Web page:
Archives for October 2014

Wage Laws Require Both Proper Payment and Good Record Keeping

When it comes to paying employees their wages, being practical sometimes is not quite good enough. So learned a group of restaurant owners who insisted their workers received all the wages due to them under federal law, but lost a $129,000 judgment on the issue nonetheless. The case offers two important lessons for employers: First, be sure to comply with both the technical and practical requirements of wage payment laws; and second, don’t  pick legal fights with federal wage and hour auditors unless absolutely necessary.

In the case, which dealt with minimum wage requirements under the U.S.’s Fair Labor Standards Act, the employer restaurant sought to apply the tip credit to its wait staff employees. The credit allows employers to pay a reduced hourly rate to employees who regularly receive tips as part of their jobs. In all cases, the credit must meet a minimum rate and the employees’ total wages, when tips are included, must satisfy the minimum wage rate in effect. Employers are required to keep records of hourly payments and tips for each employee, and those records must be available for state and federal auditors on request. Employers are also required to give notice to their employees that the tip credit system is being applied to them. The employers in this case did not do so. Though they claimed that their employees earned far more than the minimum wage when tips were considered – a claim that might well have been true – they did not keep records of those tips. Still, they challenged a federal audit result in court. The result was the large judgment, which will increase substantially when interest is added.

In Massachusetts, tip credits are governed by a state statute. Employees must be notified the credit is being applied and records of wages paid must be properly maintained. Massachusetts employers are, of course, governed by federal law as well. As a result, employees in restaurants, who are exempted from overtime requirements by state law, must receive overtime for hours above 40 each week. The effect on the tip credit is to increase both the hourly rate that must be paid for hours above 40 weekly and the gross wages that must be earned once tips are included. Massachusetts law currently requires that tipped employees receive $2.63/hour, and the rate will increase to $3.75 over the next several years. The state’s minimum wage, now at $8/hour, will also increase, to $11 by 2017. Violators can be punished with triple damages and legal fee awards.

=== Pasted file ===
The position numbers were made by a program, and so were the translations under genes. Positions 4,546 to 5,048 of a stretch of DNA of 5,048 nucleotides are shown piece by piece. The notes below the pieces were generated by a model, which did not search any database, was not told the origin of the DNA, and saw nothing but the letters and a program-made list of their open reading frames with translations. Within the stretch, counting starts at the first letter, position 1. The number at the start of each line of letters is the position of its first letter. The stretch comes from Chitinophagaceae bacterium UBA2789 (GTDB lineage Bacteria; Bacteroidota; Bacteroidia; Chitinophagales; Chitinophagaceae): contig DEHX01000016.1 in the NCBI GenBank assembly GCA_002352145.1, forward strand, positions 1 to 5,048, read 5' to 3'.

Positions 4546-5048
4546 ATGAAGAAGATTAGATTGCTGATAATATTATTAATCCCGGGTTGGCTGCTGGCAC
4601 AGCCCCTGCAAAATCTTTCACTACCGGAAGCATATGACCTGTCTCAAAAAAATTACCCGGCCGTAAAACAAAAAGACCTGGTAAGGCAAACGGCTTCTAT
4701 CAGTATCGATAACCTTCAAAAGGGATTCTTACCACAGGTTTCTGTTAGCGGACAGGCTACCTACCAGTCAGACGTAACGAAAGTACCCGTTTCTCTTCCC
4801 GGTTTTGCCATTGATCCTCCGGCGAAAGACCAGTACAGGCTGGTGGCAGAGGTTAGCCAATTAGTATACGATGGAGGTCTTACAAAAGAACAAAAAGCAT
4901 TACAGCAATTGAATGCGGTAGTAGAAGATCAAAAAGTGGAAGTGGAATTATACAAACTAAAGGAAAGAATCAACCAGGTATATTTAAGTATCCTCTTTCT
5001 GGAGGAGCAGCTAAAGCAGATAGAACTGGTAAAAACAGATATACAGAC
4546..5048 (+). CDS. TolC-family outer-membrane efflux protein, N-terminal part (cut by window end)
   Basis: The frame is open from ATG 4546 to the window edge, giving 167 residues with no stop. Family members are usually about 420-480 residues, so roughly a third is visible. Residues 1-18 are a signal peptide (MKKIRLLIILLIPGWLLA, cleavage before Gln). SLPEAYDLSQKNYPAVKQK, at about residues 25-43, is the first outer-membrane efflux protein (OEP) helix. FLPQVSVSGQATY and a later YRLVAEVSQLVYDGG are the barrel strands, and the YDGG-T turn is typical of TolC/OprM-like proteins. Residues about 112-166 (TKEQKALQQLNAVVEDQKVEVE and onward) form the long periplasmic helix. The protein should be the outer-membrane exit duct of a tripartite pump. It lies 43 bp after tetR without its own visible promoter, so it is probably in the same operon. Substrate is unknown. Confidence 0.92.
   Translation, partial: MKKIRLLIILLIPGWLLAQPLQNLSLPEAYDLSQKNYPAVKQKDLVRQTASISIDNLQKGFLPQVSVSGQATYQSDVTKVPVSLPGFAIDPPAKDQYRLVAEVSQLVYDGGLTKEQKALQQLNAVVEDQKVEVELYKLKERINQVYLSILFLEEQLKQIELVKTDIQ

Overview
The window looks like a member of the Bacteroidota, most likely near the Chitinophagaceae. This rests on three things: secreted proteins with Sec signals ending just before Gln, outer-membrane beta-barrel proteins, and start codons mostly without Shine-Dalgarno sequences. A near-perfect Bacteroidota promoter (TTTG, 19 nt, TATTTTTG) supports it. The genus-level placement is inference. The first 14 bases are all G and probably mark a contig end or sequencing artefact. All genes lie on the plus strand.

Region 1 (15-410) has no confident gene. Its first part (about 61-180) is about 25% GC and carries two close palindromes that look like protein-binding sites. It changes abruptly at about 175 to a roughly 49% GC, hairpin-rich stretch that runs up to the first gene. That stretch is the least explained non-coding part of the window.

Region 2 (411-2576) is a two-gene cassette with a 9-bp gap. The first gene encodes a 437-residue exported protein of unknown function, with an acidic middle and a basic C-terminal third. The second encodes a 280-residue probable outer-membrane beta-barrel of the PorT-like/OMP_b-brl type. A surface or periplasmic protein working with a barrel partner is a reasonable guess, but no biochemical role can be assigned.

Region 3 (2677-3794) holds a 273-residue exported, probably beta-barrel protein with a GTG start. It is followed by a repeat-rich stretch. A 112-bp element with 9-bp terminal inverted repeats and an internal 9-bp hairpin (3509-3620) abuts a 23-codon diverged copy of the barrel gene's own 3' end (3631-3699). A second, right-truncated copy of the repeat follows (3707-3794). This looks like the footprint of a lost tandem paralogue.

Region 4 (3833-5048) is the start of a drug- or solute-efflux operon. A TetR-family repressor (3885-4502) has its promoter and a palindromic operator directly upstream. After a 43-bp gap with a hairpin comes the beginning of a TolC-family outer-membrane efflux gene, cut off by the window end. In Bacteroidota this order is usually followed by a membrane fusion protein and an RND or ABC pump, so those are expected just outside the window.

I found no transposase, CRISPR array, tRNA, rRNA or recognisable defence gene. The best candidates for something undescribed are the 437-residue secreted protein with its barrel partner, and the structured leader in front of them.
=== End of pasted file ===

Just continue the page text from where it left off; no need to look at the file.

U.S. Appeals Court Finds that Massachusetts’ Independent Contractor Statute Could be Precluded by Federal Law

In  a decision that could have broad implications for enforcement of Massachusetts’ tough employee classification law, the U.S. Court of Appeals has concluded that federal law just might make it null and void, at least as it applies to motor carriers. The problem, the court held, is that one of three tests under Mass. Gen. L. ch 149, s. 148B may infringe upon the federal government’s superior authority to regulate interstate commerce.

Relying on the FAAAA (Federal Aviation Administration Authorization Act),  a federal law that bars Massachusetts and other states from regulating the prices, routes or services offered by motor carriers, the Court of Appeals reversed a lower court’s award of judgment to the Massachusetts Attorney General. The AG is defending a suit brought by the Massachusetts Delivery Association, which argues that broad language in the Massachusetts Independent Contractor Statute  effectively bans courier companies from engaging delivery drivers as contractors. Same day delivery companies are being forced to hire drivers as employees, they argue. The result is higher prices and different routes and other services.

There can be little doubt that same day courier companies have been under fire in recent years because of the Independent Contractor Statute. Many of them have faced class action lawsuits that claim their contracted drivers are misclassified. Demands for damages have been in the millions of dollars, and some courier companies have changed their business models as a result.